Although no request had come from
the sheriff, Governor Terrell gave the
order mobilizing the eight local in-
fantry companies at once. Previously
a police riot call had been sounded,
summoning all police reserves to
headquarters. With the decision to
call out tho troops the big fire bell
sounded once more, this timei the call
for every member of the militia to
report forthwith at tho armory. It was
almost 2 o'clock in the morning bo-
fore the first squad appeared on tho
streets, and at 5 o'clock six compa-
nies were under arms.
The attacks oil the negroes had tho
effect of clearing the streets of blacks.
Drivers of cabs and baggago wagons
vanished and their places were taken
by white men. This fear of trouble
has affected public conveyances today.
Tho postoffice has much trouble In de-
livering special delivery letters; ice
drivers have been scarce; In some res-
taurants service has been restricted
by the absence of regular waiters.
Throughout the day yesterday hun-
dreds of negroes have been fleolng the
city. By train and wagon and on foot
they have hurried from the city, fear-
| ing the possibilities of trouble in the
J immediate future.
Iu tho lighting last night negro
j women were most warlike, urging re-
sistance to the mob and themselves
j fighting like Amazons. In the resl-
i dence district great anxiety was felt
I The police force was centered down-
J town, practically leaving the residence
! districts without protection. Many
j families temporarily withput male pro-
I tection feared the possibility of dan-
| ger, of which they knew but little. The
i fear of trouble was accentuated by
the newsboys, who cried on the night
I air through thfe residence sections the
headlines of late editions. It was a
j night of terror to hundreds.
j The lawless character of tho mob
hist night was fully demonstrated.
When negroes had vanished from the
streets the aimless mob, from puro
wantonness, broke windows and dam-
The crowd, after having pulled tho
negro porters from the Pullman cars
Of a Western and Atlanta railroad
train standing ready to start, pro-
ceeded ito smash tho windows In the
day coaches and mail and baggago
cars. Then they crossed to the Klin-
ball House and continued the window
smashing amusement, causing a loss
of several hundred dollars. Numer-
ous windows in stores on Peachtree
street today show the fact that the
mob passed that way. A close watch
was maintained to guard against In-
cendiarism, but fortunately this pro-
gardlng his alleged connection
the Waters-Pierce Oil Company.
town streets in possession
reported the senator may go to Quit-
man, Wood County, Saturday to at-
tend the meeting called to oppose his
it 's companies of the Georgia
R008EVELT GAVE $100.
To Be Used in Defending Novel Suit
at Newport, R. I.
Oyster Bay, N. Y., Sept. 24.—Presi-
dent Roosevelt has subscribed $100 to
Guard, with a battery of light artil-
cry In reserve. Through the day lit-
tle of importance occurred. TMe po-
lice claimed, with the aid of the mi-
litia, to have the situation under con-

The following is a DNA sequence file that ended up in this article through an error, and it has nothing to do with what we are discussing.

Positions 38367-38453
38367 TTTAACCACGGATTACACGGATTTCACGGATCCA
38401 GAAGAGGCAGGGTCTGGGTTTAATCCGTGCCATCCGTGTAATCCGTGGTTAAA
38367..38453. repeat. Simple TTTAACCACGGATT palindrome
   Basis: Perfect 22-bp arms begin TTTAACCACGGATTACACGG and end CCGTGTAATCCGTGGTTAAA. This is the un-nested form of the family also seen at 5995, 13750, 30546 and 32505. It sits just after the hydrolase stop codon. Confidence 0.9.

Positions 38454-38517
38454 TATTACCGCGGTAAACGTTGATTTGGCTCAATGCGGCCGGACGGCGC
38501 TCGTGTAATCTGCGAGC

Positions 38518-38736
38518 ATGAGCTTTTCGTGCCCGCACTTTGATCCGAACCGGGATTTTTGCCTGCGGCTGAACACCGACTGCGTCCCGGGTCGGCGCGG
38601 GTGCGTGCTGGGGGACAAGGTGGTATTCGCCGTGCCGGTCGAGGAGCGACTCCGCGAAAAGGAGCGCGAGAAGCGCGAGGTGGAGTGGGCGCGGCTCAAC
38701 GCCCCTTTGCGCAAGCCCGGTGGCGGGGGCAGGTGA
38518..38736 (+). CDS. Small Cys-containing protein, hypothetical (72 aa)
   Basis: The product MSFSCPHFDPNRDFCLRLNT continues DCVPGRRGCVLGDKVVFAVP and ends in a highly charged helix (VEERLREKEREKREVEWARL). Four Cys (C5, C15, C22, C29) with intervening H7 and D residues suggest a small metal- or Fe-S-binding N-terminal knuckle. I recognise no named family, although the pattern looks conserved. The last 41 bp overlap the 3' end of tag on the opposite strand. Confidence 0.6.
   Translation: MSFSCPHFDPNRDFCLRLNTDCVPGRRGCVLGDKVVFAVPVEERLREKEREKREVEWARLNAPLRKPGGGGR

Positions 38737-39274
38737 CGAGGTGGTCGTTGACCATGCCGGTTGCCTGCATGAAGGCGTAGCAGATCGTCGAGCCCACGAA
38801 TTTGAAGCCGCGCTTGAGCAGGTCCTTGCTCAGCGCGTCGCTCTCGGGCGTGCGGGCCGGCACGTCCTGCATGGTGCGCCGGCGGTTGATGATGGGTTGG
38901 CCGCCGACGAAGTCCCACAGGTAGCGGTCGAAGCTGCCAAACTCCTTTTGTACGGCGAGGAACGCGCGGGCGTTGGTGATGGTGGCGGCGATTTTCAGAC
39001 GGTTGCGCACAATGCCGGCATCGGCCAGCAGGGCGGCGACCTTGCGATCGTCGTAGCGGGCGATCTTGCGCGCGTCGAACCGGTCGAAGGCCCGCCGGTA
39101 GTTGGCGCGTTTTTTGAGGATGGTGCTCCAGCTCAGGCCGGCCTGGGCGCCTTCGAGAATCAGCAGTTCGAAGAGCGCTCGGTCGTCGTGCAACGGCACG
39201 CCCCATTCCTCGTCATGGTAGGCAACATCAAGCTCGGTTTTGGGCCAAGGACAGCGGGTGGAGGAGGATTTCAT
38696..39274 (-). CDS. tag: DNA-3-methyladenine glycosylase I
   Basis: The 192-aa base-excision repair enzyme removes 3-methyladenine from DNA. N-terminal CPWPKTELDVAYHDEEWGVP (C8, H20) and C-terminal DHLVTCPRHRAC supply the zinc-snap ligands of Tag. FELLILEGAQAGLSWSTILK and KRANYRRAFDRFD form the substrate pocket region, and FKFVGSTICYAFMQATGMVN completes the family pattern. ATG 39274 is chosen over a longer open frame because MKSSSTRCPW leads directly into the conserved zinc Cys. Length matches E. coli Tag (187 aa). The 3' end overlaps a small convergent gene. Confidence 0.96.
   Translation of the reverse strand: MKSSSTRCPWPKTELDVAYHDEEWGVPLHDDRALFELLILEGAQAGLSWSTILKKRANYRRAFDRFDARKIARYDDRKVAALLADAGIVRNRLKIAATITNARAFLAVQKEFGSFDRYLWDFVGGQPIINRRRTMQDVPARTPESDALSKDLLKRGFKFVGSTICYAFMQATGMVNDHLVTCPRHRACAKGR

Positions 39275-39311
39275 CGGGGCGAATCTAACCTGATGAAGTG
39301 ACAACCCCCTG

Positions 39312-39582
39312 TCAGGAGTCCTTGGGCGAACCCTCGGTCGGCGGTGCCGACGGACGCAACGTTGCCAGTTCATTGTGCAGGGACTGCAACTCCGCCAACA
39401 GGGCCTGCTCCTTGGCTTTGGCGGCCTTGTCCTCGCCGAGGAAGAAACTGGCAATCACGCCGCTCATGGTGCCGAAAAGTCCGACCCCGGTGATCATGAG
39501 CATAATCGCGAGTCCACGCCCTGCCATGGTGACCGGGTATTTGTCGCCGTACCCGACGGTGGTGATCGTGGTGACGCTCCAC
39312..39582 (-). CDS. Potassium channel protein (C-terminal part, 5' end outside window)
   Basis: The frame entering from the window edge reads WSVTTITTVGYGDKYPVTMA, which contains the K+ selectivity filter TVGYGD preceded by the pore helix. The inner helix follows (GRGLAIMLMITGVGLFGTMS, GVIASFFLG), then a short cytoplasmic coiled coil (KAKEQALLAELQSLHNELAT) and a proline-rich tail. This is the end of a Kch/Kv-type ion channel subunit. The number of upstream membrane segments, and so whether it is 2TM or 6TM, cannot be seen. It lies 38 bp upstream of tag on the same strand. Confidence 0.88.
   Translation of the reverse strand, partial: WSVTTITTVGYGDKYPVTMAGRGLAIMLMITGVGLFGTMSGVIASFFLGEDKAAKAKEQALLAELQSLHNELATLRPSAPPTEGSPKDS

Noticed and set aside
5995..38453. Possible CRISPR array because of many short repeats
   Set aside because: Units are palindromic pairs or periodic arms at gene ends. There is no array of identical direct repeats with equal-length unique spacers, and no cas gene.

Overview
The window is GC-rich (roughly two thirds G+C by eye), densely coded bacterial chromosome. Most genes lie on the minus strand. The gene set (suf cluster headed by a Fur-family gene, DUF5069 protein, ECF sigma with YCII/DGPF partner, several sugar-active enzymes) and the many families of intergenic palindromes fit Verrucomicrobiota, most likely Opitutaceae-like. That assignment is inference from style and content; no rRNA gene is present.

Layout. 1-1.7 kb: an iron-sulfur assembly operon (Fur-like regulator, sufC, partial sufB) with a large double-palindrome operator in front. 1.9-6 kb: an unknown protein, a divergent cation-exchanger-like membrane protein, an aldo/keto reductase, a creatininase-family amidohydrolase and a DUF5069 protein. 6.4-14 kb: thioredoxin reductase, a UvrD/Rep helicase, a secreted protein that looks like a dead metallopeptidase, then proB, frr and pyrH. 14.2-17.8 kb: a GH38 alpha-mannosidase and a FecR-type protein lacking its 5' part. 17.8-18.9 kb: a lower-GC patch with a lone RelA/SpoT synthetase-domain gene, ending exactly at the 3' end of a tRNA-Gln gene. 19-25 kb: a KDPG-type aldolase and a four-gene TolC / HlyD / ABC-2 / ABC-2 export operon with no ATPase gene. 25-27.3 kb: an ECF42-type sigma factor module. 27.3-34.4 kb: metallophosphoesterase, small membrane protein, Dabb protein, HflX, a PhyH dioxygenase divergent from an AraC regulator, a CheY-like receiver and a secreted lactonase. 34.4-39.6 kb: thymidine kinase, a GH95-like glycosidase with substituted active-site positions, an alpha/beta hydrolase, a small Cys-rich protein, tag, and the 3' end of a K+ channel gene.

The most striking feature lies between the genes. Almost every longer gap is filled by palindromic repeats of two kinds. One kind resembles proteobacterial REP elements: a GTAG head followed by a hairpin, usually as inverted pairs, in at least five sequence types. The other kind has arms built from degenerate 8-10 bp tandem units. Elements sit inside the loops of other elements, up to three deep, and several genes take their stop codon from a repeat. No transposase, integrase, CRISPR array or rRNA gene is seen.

The situation came as tho result of
the repeated assaults or attempted as-
saults on white women by negroes.
The list of an even dozen of such as- j
saults within the limits of Fulton j
County within the last nine weeks j
be used by Rear Admiral Thomas in
the legal suit instituted recently at. j came Satur'day when four attempts at
Newport, R. I., to determine whether j assault were reported.
or not a man can be ejected from aj Flaring headlines In the special edl- j
public place of entertainment because j tions of afternoon papers wrought, the. n ig npt known yet whether Lang was
he wears the uniform of the United j populace to a high pitch of excitement. I a(ISpected of any connection with tho
States army or navy.
Heavy Rain at McKinnev.
McKlnney, Tex., Sept. 24 —This sec-
tlon was visited by a heavy downpour
of rain last evening, which will have
a detrimental effect on cotton and re-
After the skin has been sub-
jected to hot summer sun and
has taken on a coating of tan it
is hard to get it back to its nat-
, ural soft whiteness.
The usual Saturday night crowds \\< n ccont assaults on white women,
largely increased by men and boys
softens the elastic tan coat and
causes it to disappear without
scaling and peeling, leaving tho
skin soft and white.
25* 50* A,k
who thronged tho downtown streets.
There was no leader and no overt
act until late In the evening. About
10 o'clock a negro shoved a white
woman from the sidewalk on White-
hall street, in the center of town. Al-
most simultaneously a negro woman
inado an insulting remark to a white
! man on an adjoining street, and he
'administered what he considered due
punishment. From that start, tho ex
TO REDUCE SIZE OF BRAIN,
Scientists Will Try to Reform a Very
New York, SepL 24.—Carl Fred-
ericks, a nine-year-old boy of Ho-
boken, N. J., the American says, Is to
be operated upon in the hope of re-
forming Jim. The lad Is now at the
cited crowd, which had become a mob, •' Railway Reformatory, under constant
| began its work of destruction. Five supervision of scientists. The doc-
j thousand men and boys thronged the ,or3 c|aim that the brain's size must
downtown strets looking for negroes. t)P reduced.
| i News that a riot had started brought
t thousands more from their homes In
[the suburbs and residence districts un-
j til fully 10,000 men thronged the down-
' town section. They made attacks on
j the incoming cars. Each car was
j scanned for negroes. Tho trolleys
I were pulled from the wires and In the
j semi-darkness of the nnlighted cars
| negroes were beaten, cut and stamped
1 upon In an unreason lag. mad frenzy. **
Examination^ show that the boy has
no sertse of right or wrong, and by